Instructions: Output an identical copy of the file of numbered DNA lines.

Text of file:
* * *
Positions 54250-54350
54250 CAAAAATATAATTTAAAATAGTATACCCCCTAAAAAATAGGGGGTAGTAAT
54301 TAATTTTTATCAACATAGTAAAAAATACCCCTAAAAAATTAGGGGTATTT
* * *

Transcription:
Positions 54250-54350
54250 CAAAAATATAATTTAAAATAGTATACCCCCTAAAAAATAGGGGGTAGTAAT
54301 TAATTTTTATCAACATAGTAAAAAATACCCCTAAAAAATTAGGGGTATTT